first_imgBeyond the appeal for espionage fans of Bernard Lee’s starring role, Ring of Spies also has a host of great British character actors, some in small or even uncredited parts (notably Paul Eddington, Bryan Pringle and Geoffrey Palmer). The picture has been nicely, though imperfectly restored, and it looks crisp and clear in high definition at 1.66:1. The overall verdict is that it is a decent attempt at a documentary-style account of the activities of a real-life spy ring, but the overall production is a touch too pedestrian to offer profound insights into the minds of spies, or to set pulses racing with edge of the seat action. But if you love espionage movies from the Cold War-era, it’s an entertaining account of a historical case. Credit: Network Based on the real-life case of the Portland Spy Ring, which operated in Britain in the 1950s, Ring of Spies is a 1964 espionage flick directed by Robert Tronson that tells the story of the fives spies who gave British secrets to the Soviets during the Cold War. It capitalised on the recent success of the burgeoning James Bond film franchise by casting Bernard Lee in the main role. He is best-remembered as the original man behind the wooden door who gives Bond his missions as ‘M’, before his death in 1981 saw other actors take over. Credit: Network Robert Tronson’s film is successful in building and sustaining suspense, especially in the moments where acts of espionage are pulled off, and the spies meet to exchange their secret passcodes and trade information for cash. Where it falls short is in its linear narrative, that rather ploddingly moves with no surprises from start to finish. It’s also problematic in its characterisation. It’s impossible to sympathise with Bernard Lee’s Houghton because he’s a deeply unpleasant man: self-serving, drunken and course. Not only that, but he isn’t changed by the events of the film. Elizabeth is much more sympathetic, and played with great conviction by Margaret Tyzack (I, Claudius). At first she is horrified by Houghton’s suggestion that they betray their country. Her change of heart comes in wanting to improve her standard of living, as well as in wanting to retain the affections of Houghton. This is difficult to credit, but love is blind, they say. Although her character is underwritten and we are afforded few glimpses into her psychology, Tyzack was a skilful enough performer to create a rounded and intriguing character. The film follows the story of Henry Houghton, played by Bernard Lee. At first stationed in Warsaw, he is returned to England after his drunken and boorish behaviour gets out of hand. Securing work in a military records office where his secretary has the keys to a safe containing top secret documents, he is soon approached by the Soviets asking for copies of the papers in exchange for money. A weak man, Houghton is unprincipled and broke, and is primed to take the bribe. But to access the safe, he has to persuade the secretary Elizabeth (Margaret Tyzack) to collaborate. He flatters her into a romance, and tempts her by showing her the house they could afford if she helps him. But will risking just one document be enough to sate the Soviets and pay for their lifestyle? How many can they smuggle out to be copied before attracting suspicion? What would be the penalty for being caught? Apart from sharing the espionage genre, in reality, Ring of Spies couldn’t be much further removed from the alluring world of 007. There are no exotic locations, glamorous ladies or insane megalomaniacs. Rather, this is a sober and realistic depiction of the grubby world of secret agents, and the squalid reasons they hold for betraying their country. Ring of Spies is shot in black and white, and in ordinary London locations (a few are still recognisable). If anything, an attempt is made to heighten the realism by bookending the film with a public service announcement-style voiceover, essentially warning viewers to watch out for Reds under the bed. After all, in 1964 when the film was released, it was the height of the Cold War, and the Cuban Missile Crisis was a recent and horrifying memory. It’s in that specific historical context of the film being a warning to audiences and a plea to be vigilant that it is best-viewed. After all, the events depicted are fictionalised, but based on a true story. The production team even go to the trouble of filming exterior sequences at the actual former home of spies Peter and Helen Kroger in Ruislip – a bland, pleasant and unassuming house in the middle of suburbia. Credit: Network Credit: Network Cast: Bernard Lee, Margaret Tyzack, William Sylvester, David Kossoff, Director: Robert Tronson Writer: Frank Launder Certificate: PG Duration: 90 mins Released by: Network Release date: 21st September 2020 Buy Ring of Spieslast_img read more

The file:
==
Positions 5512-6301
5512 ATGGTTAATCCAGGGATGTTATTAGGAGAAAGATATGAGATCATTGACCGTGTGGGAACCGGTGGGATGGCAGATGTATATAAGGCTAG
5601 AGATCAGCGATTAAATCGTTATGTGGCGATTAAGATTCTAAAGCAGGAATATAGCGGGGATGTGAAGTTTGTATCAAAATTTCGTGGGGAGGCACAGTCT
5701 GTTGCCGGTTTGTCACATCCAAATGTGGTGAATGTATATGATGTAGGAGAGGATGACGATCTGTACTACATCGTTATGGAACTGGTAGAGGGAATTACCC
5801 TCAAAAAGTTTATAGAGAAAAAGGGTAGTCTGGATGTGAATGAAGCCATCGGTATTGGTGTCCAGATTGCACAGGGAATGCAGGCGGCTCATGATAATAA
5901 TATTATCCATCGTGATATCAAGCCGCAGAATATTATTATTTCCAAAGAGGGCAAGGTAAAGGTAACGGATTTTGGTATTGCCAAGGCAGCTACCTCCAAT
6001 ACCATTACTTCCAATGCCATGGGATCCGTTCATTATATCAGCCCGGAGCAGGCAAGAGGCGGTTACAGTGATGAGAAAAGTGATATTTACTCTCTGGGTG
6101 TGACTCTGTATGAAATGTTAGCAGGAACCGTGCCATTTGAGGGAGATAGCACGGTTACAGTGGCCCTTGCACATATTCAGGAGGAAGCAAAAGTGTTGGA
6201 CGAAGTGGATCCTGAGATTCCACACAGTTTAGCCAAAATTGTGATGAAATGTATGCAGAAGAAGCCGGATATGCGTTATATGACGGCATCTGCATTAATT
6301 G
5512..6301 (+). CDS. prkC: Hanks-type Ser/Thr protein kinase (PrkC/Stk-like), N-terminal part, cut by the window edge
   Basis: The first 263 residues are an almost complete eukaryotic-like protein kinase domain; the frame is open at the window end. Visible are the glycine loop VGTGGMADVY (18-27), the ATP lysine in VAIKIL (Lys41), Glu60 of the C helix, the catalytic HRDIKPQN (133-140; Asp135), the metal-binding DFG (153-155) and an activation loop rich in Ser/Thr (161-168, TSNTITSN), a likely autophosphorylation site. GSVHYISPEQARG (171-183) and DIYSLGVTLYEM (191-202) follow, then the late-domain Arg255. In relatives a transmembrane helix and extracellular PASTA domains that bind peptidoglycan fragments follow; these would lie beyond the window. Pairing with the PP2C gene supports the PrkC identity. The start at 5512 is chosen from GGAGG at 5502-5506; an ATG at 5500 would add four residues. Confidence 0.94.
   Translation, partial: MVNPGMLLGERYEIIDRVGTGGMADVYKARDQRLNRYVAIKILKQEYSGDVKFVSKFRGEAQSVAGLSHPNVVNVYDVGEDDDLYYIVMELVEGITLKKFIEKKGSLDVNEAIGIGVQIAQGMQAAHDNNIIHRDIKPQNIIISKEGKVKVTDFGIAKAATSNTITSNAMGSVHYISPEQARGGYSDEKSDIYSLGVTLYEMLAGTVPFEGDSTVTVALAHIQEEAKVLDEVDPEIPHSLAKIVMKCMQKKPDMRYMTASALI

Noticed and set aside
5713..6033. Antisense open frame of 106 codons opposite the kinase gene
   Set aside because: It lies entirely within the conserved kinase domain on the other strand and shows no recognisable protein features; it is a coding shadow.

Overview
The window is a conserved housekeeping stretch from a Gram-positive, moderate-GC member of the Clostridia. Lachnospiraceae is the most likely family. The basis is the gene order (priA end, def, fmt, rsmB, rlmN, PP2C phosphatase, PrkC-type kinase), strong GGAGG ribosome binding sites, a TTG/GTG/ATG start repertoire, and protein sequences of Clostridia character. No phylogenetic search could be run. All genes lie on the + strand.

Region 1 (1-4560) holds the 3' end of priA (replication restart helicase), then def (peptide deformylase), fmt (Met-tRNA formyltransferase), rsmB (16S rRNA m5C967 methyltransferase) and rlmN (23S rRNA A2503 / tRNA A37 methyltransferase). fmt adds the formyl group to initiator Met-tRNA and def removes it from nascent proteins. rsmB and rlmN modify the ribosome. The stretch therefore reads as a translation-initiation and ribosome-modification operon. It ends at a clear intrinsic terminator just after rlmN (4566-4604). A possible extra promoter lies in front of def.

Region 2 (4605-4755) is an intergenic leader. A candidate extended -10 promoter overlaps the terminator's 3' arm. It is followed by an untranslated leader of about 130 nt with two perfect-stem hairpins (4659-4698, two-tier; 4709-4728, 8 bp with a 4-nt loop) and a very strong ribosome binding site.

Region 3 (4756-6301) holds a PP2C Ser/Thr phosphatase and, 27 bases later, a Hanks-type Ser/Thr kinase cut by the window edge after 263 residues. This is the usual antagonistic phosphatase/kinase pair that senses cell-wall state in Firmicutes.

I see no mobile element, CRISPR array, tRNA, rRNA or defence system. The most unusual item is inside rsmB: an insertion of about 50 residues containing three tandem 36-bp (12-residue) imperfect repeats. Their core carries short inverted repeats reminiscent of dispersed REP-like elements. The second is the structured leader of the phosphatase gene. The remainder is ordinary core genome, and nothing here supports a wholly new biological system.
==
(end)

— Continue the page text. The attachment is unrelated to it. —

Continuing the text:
How to prevent root cavities